My style became very clear to me when I had my son. It evolved a great deal at that time. Time is scant when you are a parent. All decision making is much more clearly defined for me now, especially in the way that I dress. I do not have time to hem and haw about anything. I think the strict uniform dressing grew out of that place. I design the collection with a similar frame of mind. I try to create great pieces that you can wear with everything, everyday, and look smart and put together. The goal is to look like a dream, even when life feels like a nightmare. >> Atelier Doré
[JESSE KAMM is] serene, minimalist, trend-proof, and monochromatic. In short, it’s palette cleanser. >> Vogue
Rather than operate her clothing line at the nonstop pace of most online shops, she runs an ultra-lean team and offers a tight edit of seasonless styles. >> Domino
She founded her namesake line around a back-to-basics desire to arrange and curate the way people got dressed. >> Apiece Apart
I am interested in making strong clothes for strong women. Shapes that are minimal, clean, and handsome, constructed so that they will last until you are old, grey, and still very chic. >> CA Weekend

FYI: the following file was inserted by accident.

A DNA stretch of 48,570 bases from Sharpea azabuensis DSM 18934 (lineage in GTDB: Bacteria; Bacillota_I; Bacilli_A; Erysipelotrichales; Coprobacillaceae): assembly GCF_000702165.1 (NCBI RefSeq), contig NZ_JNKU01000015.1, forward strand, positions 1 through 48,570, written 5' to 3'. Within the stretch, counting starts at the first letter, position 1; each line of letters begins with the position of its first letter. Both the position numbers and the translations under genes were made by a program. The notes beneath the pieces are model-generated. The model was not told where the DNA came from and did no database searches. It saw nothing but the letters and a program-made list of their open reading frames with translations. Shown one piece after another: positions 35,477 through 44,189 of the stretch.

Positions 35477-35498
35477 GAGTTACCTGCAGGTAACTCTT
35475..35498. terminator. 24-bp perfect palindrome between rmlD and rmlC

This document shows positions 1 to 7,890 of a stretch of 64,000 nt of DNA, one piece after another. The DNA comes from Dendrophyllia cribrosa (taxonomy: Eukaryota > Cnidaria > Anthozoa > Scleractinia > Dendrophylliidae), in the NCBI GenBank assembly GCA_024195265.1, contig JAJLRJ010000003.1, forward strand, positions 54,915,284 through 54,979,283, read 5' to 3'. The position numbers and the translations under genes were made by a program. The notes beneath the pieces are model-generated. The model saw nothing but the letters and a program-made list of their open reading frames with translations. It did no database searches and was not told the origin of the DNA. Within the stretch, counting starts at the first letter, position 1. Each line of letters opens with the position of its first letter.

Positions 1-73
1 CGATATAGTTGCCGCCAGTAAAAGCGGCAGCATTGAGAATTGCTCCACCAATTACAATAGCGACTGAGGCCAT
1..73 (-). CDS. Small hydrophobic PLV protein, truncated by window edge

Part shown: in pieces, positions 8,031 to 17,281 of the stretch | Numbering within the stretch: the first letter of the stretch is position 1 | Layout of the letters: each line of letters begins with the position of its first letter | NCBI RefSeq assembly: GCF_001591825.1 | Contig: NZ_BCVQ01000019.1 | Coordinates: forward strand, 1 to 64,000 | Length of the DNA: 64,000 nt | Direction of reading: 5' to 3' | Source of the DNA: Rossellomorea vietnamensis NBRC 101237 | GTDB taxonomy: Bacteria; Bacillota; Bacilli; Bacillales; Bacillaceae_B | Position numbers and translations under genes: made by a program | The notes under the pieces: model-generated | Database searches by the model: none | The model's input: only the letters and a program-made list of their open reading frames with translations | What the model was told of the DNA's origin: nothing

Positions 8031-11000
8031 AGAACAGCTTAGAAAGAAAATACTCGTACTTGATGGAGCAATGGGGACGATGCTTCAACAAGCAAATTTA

Philosophy & Inspiration
Jesse Kamm’s life philosophy is rooted in her Midwest upbringing, which remains a constant source of inspiration. From a mantra of simple and essential living, Kamm makes a point to encourage women to invest in fewer, well-made, durable pieces, steering clear from the trappings of “fast fashion.” Women wearing JESSE KAMM take pride in representing her sustainable philosophy. Kamm’s overarching goal is to keep the brand small, truthful, and honest. Constant growth is not the brand’s goal.
In effect, Kamm sees her advocacy of the simple life as an extension of her work as a designer. “There is a small community of people who are inspired by and moved by the idea of the backlash — the idea that no, everything doesn’t have to be so fast,” she says. “I feel like part of my job on this earth is to remind people that they can do that. >> The New York Times
I choose to live simply so that I can afford to travel, and to spend as much time in the sea as possible. My life is luxurious, but not in the way most people see luxury. It is luxurious because I have freedom, and for me, freedom is wealth…I am constantly trimming the fat. If something is not essential, it goes. As makers, we do not have to say yes to every request. More is not better, more is just more. >> Apiece Apart